Anyone following apps is aware of the constant complaint among developers about discoverability. That is, any particular app has a high probability of getting lost in a rapidly expanding sea consisting of hundreds of thousands of apps. We analyzed a large swath of apps released in Apple ‘s U.S. App Store in April and the data supports the notion that the vast majority of them are unrated but this may not be from a lack of exposure. More likely, many are unrated because they simply look uninteresting.
We isolated the last 10,000 iPhone apps, including Universal apps, released in April and looked at how many were rated by at least one person. Of the 10,000 apps, 3,959, or 39%, of them were rated by at least one person. This means a whopping 61% were not rated by a single person. Furthermore, we identified how many of the 3,959 apps were given the highest rating, five stars, by just one person. Our assumption in these cases is the developers themselves submitted an app’s only rating. 845 such instances, or 8.45% of the total examined universe, were found. Therefore, 70% (69.45% to be exact) of apps are unrated by anyone not connected to them. The purchasing of the Lvl 30 League Account should be done after checking the reviews and ratings at the online websites at search engines. Proper research can be conducted through the players to buy the level 30 for the effective players.
70% is a huge number and one discoverability advocates might use as further evidence to argue most apps go unnoticed. We don’t buy this argument. It is true 70% of the examined apps were unrated but this doesn’t mean there weren’t a lot of eyeballs that saw them and then decided against downloading. A more accurate assessment is 70% of apps are just plain bad.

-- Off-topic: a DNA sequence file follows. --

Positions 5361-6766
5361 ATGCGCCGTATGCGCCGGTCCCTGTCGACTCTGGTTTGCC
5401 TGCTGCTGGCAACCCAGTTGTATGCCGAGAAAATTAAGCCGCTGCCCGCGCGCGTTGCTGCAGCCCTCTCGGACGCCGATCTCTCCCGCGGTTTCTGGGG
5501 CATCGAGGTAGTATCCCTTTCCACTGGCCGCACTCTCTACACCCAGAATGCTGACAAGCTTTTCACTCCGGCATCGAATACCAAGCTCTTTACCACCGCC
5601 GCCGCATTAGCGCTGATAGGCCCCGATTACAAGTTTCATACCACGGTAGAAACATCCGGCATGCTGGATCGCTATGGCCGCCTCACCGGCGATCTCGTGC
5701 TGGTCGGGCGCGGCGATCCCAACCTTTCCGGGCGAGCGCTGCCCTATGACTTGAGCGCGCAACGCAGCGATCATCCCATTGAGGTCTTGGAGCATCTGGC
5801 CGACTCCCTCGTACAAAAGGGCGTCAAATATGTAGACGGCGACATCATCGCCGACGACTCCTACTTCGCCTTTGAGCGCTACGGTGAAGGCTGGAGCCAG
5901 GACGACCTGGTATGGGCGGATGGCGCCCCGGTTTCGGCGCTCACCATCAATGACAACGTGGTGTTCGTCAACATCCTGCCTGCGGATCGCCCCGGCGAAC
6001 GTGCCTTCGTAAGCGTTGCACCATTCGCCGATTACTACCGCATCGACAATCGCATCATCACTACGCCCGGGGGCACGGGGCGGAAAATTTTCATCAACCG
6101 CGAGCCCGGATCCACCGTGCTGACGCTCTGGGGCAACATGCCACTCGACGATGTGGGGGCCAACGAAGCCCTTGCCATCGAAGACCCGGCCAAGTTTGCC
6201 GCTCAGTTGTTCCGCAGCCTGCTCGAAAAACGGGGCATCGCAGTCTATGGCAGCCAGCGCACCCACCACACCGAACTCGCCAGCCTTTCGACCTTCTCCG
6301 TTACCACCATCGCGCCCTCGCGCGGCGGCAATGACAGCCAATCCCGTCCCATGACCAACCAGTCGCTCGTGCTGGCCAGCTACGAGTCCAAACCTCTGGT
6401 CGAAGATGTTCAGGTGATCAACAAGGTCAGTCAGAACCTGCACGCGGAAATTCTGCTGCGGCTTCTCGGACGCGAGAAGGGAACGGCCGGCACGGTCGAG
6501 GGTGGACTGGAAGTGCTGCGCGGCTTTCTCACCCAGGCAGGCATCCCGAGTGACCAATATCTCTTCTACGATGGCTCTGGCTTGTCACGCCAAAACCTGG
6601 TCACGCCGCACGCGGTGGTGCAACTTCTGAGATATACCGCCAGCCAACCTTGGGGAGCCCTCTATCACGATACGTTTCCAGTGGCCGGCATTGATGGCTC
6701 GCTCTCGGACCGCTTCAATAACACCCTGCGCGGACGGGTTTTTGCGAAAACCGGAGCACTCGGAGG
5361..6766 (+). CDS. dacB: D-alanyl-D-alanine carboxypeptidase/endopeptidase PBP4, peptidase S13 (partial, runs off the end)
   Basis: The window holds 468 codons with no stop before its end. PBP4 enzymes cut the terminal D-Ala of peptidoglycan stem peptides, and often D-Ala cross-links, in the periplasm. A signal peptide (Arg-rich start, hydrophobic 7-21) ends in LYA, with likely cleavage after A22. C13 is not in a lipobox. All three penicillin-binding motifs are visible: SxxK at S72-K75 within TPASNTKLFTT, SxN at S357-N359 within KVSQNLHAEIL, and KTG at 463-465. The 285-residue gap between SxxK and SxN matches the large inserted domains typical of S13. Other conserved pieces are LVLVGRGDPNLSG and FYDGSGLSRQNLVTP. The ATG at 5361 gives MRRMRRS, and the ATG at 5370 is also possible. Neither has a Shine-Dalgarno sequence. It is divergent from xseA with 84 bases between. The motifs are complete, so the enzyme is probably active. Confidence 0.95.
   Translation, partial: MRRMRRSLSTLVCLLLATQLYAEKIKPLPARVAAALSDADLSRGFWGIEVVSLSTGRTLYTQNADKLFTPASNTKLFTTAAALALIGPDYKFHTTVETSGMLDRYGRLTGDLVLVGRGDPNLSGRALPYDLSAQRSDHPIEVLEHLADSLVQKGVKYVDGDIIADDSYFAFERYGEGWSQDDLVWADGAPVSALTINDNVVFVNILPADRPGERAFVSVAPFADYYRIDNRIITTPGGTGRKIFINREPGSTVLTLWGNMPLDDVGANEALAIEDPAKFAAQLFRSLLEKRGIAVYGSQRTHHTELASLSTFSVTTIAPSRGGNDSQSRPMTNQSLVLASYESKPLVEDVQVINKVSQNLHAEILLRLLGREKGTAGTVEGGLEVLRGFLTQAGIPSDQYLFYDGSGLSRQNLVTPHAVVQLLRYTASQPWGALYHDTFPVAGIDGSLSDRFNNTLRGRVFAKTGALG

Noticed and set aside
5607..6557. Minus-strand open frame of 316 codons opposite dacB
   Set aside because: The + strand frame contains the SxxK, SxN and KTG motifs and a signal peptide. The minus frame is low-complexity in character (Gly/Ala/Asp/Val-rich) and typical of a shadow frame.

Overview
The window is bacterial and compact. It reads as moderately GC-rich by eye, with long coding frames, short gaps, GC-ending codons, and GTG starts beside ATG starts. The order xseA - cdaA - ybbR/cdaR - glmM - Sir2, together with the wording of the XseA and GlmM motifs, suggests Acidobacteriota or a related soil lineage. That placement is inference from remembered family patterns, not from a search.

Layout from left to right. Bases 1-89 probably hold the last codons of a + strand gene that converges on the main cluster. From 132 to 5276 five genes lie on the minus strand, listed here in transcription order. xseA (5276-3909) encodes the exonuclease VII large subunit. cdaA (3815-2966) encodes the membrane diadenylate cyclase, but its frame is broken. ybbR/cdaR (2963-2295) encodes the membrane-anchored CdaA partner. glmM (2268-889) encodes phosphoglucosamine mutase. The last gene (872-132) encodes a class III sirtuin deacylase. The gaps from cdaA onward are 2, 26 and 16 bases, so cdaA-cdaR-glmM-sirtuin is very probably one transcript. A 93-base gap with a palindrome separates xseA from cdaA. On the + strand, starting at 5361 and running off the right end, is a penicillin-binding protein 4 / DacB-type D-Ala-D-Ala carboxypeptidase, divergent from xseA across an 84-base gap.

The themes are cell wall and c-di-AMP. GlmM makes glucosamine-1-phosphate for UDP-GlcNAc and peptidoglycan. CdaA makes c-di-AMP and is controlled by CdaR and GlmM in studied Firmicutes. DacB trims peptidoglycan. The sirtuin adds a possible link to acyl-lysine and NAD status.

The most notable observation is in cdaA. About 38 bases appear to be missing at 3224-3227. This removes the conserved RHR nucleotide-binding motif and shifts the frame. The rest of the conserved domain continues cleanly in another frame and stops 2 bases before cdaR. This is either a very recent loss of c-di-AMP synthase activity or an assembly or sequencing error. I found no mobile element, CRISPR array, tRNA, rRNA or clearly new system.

There is no question almost anyone can submit an app on almost any subject as long as they don’t violate Apple’s guidelines. As a result, there is no shortage of unappealing apps in Apple’s U.S. App Store. To name a few from the test universe: (1) Bad B.O. Scanner released on 4/25/2011 (a prank app that detects bad body odor ) (2) Tip Total Free released on 4/19/2011 (gratuity calculator) and (3) Resolutions released on 4/18/2011 (New Year’s resolutions diary).
A diverse set of entities ensure every app goes through a process of separating the wheat from the chaff. Many professional websites scour new app releases in hope of identifying up-and-comers to their audience. Apple’s own app review team has a vested interest to identify worthwhile apps and does so in its “New and Noteworthy” section. Millions of iDevice owners connected by e-mail, text messages, Facebook and Twitter collectively provide an effective screening and communication mechanism. There is no shortage of opportunities for every app to be discovered. We believe all apps are seen by multiple parties but the vast majority of them are not downloaded because they look dumb and unappealing or are redundant.